Posts Tagged ‘lightning bolt’

Lightning Bolt, Liturgy, May 3, 2015 @ Echoplex

May 6, 2015

After seeing Dan Deacon get the crowd moving at the Echoplex on Friday, I was back to the same venue to see Lightning Bolt do the same thing. Though the way the bands do it and the way people move is quite different.

I missed the first opener, but got there in time to see Liturgy, a metal band that I’d throw into the “doom/black” variety of metal. There was appropriate riffage and the drummer specialized in high speed bass drum kicks that  led the charge on many of their songs. Lyrics kind of got lost in the noise; the lead singer was soft spoken and didn’t say much beyond announcing the name of the band and a perfunctory thanks when they finished their set.  Their new album was supposed to incorporate some elements not found in the genre, like bells, and sure enough there was one song that featured some prerecorded glockenspiel. It worked for me, the bells were a nice contrast to the dark and heavy guitar and drumming.  The crowd seemed to be into it, with a few enthusiastic young guys flipping the bird at the stage in unison with the music. I guess that’s a sign of respect in this genre? I’m out of my element on that one.

Following a short break it was time for the main attraction, Rhode Island’s Lightning Bolt.  I saw them about 5 years ago and my review gives you a good idea what I saw here in LA.  One difference was that Brian Chippendale was much more talkative.  He greeted the enthusiastic crowd and told a story of how they almost didn’t make it to LA from Oakland when he wanted to pull into a gas station to get a juice and didn’t notice the median and curb and launched their van airborne, over the median, and made it back to asphalt without breaking an axle.  The punchline: the gas station was closed.

All the things I liked about seeing them before was on display again.  Chippendale is a human dynamo on the drums, which contrasts with the stoic Brian Gibson on bass.  One thing they both do is create a cacophony that still finds its way to lock into a groove.  And then pummel that groove to death.  Their new album, Fantasy Empire, has been touted as having more of a metal bent.  A good bit of the set was that new material and there was a lively mosh pit and a lot of headbashing.  I had secured a spot right by the soundboard, so I was safe.  While on record these new songs do sound a bit more “polished”, that polish is smeared all over the place during their live show.  There are waves of rhythm coming at you, and every so often, the wave recedes and allows one of them to breathe and let the other start building the next wave.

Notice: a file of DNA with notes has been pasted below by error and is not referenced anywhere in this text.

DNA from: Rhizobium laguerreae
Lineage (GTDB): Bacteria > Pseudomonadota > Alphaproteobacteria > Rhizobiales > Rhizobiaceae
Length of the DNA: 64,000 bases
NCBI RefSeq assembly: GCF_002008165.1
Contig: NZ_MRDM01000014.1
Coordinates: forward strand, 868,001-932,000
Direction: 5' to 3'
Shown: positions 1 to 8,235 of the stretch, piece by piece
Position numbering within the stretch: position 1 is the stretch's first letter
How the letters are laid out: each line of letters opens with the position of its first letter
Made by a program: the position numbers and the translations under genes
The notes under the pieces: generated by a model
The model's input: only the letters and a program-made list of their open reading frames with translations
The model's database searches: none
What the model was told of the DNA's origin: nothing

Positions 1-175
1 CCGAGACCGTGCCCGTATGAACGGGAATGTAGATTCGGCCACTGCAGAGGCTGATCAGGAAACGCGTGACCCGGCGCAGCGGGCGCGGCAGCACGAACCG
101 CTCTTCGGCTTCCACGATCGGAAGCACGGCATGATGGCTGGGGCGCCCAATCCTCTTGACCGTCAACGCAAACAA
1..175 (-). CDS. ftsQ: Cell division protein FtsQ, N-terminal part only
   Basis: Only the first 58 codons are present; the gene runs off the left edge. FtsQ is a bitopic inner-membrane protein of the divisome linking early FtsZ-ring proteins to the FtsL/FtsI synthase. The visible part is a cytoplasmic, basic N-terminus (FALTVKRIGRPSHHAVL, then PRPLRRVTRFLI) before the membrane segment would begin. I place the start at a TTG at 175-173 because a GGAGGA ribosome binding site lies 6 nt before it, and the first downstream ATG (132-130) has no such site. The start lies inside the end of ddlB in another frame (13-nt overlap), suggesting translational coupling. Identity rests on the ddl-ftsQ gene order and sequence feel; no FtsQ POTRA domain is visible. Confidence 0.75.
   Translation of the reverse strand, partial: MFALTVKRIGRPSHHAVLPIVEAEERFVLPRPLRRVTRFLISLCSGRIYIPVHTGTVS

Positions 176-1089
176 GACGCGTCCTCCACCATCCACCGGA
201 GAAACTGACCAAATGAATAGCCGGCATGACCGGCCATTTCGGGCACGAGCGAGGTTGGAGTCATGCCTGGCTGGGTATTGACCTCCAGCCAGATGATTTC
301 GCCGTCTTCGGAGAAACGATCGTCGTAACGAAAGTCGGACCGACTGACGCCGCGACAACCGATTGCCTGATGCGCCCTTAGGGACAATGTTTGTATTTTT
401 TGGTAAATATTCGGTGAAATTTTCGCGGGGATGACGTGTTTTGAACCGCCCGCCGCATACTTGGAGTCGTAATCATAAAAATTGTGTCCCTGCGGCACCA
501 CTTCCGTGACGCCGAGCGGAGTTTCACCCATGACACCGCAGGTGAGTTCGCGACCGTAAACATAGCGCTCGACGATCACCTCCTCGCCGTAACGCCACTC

They came out for an encore with two ferocious takes on two old songs, Dracula Mountain and Ride the Sky.  The mosh pit reacted in kind and even in my “safe” spot we had a couple bodies come flying into us.  A great end to their set.

Here’s a decent video recapping the performances of both Liturgy and Lightning Bolt (LB starts at 3:04).  I didn’t see the first opener Baby Aspirin DVD (there’s a short bit of them in the video too).

Give the Drummer(s) Some!

January 12, 2015
Brian Chippendale's drum kit.

Brian Chippendale’s drum kit.

Take two drummers from bands that don’t follow conventional rock standards, put them in a room together with two drum sets, say GO!, and you get this. Brian Chippendale from Lightning Bolt and Greg Saunier from Deerhoof put out a two track LP of the two playing as a drum duo. There is an accompanying documentary that gives some background on the two. I’ve seen Chippendale live and he’s a manically fast and attacking drummer. Saunier, from clips I’ve seen is equally as forceful but gets there in a more roundabout way with legs and arms moving like an octopuses tentacles.

Drum solos usually aren’t a means to an end, they are sandwiched between the bread of a rock song. That’s why this an interesting listen to me. They mess around with tempo, the individual drums in their kits that they either play in tandem, opposition or somewhere in between. They lock into grooves that then crumble around them and they start building again. I don’t know if the two tracks were recorded sequentially but the second seems a little more complete as a composition and maybe an easier intro for a listener.

I don’t think it’s something for everyone, but if you enjoy percussion or improvisational jazz, I think you should check it out.  You can stream both tracks at the link above.

Coming Soon: LCD Soundsystem Concert Film!